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    Updated on Oct 4, 2019. Posted on Oct 4, 2019

    This Is How You Can Dig For Crystals In Oklahoma

    Because who doesn't like things that sparkle.

    BuzzFeed/Hannah Wong

    I’ve crissed-crossed Oklahoma many times in my approximately 26 years living in the state. I’ve seen everything from a museum dedicated to the 1996 film “Twister” to bison in the Wichita Mountains Wildlife Refuge. Never before, though, had I been to the state’s prehistoric ocean now featuring selenite crystals. The Great Salt Plains State Park and Great Salt Plains National Wildlife Refuge are located about 50 miles northwest of Enid, in Oklahoma’s northwest corner. Great Salt Plains State Park includes a lake as well as hiking trails. But many people come for the crystal digging.

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    The site is where a prehistoric ocean was once located. It’s now covered with leftover salt. It’s about half as salty as the ocean, according to the Oklahoma Department of Tourism. Native Americans once used the area for hunting and shelter. The refuge is designated as critical whooping crane habitat for use during the fall and spring migrations.

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    In 1930, the Salt Plains National Wildlife Refuge was established as a refuge and breeding ground for birds and for use as a sanctuary for migratory birds. The nearly 33,000-acre refuge is part of the National Wildlife Refuge System.

    My friend Holly and I had been planning to visit the area for the past year, but both of our schedules kept us from making the trek. With summer vacation coming to a close for her two boys, we finally decided to head over to the other side of Oklahoma and do some digging. Here’s what to consider if you find yourself digging for crystals in the future!!

    1. Research is key!

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    Do your homework. If I’m honest, I will say that this is one step I didn’t follow. Sure, I looked up the site online and knew it was only open from April 1 to Oct. 15, but I didn’t really look at past visitor experiences or consider what equipment I needed. Luckily, my friend Holly did. (She tends to save the day.) She came prepared with a large shovel, smaller shovels, a gallon of water and other essentials.

    2. Do what you can to survive the road trip.

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    Make sure you have some good music or audio books to keep you occupied on the drive. More than likely, you will be traveling to a remote location to dig for crystals, so prepare for a road trip. Holly and I can talk for hours about any and everything, so we were set, but her two boys, ages 8 and 11, brought along movies to watch on the car ride.

    3. Location, location, location.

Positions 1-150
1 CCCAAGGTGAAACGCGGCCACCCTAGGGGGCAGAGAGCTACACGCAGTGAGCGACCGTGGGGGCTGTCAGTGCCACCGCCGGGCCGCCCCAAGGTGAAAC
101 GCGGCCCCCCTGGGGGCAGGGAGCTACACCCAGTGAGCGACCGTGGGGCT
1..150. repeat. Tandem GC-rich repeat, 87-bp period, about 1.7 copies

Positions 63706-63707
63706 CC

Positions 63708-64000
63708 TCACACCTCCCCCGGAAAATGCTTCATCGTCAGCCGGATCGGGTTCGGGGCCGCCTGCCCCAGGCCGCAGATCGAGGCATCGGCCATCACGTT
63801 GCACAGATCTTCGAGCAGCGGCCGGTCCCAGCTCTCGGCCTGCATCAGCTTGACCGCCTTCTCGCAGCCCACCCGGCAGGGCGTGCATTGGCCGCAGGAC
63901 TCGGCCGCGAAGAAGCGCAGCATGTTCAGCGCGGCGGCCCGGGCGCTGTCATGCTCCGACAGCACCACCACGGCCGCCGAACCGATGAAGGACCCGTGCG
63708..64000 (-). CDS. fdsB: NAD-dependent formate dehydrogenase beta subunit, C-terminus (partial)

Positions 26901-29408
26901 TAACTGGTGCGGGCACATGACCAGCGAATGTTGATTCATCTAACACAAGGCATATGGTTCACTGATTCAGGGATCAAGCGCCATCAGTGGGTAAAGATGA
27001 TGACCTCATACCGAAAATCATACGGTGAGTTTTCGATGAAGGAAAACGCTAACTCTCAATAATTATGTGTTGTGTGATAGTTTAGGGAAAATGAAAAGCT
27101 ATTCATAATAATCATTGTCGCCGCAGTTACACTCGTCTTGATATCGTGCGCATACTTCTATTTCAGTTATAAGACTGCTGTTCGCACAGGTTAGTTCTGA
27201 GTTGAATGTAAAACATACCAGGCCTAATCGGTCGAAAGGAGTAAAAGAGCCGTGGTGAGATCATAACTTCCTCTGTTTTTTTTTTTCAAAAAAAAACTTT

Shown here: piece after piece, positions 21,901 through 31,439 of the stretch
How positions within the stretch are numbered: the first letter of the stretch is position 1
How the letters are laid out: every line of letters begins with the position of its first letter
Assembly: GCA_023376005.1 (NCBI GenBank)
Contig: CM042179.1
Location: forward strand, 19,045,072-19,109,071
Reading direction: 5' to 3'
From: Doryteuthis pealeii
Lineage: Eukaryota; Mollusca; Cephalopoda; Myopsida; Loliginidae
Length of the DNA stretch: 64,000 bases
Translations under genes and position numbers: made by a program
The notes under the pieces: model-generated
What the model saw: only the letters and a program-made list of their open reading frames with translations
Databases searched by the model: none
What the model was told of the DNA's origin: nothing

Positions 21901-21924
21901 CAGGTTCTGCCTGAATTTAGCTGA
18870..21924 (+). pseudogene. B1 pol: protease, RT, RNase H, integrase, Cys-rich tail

Kristi Eaton

    Once at the site, we snapped photos of the amazing views. To me, it looked like snow-covered prairie land. We headed to the area designated for digging, which was dotted with previously dug holes and found our perfect location.

    4. Just keep digging...

    Kristi Eaton

    We dug a total of three separate holes, each about 2 feet wide by 2 feet deep and started using our hands to search for the crystals. They were smaller than we anticipated and some holes produced more than others. The crystals form in wet soil, sand and clay particles, and an hourglass-like shape often appears inside the crystal – the only place in the world where such a shape is found in selenite crystals.

    5. or maybe not.

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    While we initially searched for the crystals at the bottom of the 2-foot hole, we eventually realized that many were located closer to the rim of the surface. There, we found tiny crystal after crystal that we would wash with the gallon of water.

    6. Jackpot!

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    While the crystals we found were typically less than an inch in length, some people who dig have found crystals measuring up to 7-inches long!

    7. Don't be a rule breaker.

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    No special permit is needed to dig, but there are some rules: People can remove up to 10 pounds of crystals plus one large cluster for their personal use each day, but they can’t be sold.

    8. Protect yourself!

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    A few other things to consider: the heat and sun can take a toll, so consider going earlier in the day, if possible. The location is pretty remote so consider packing snacks or a lunch to stave off hunger.

    Keep these tips in mind as you ponder a visit to dig for crystals in Oklahoma and elsewhere!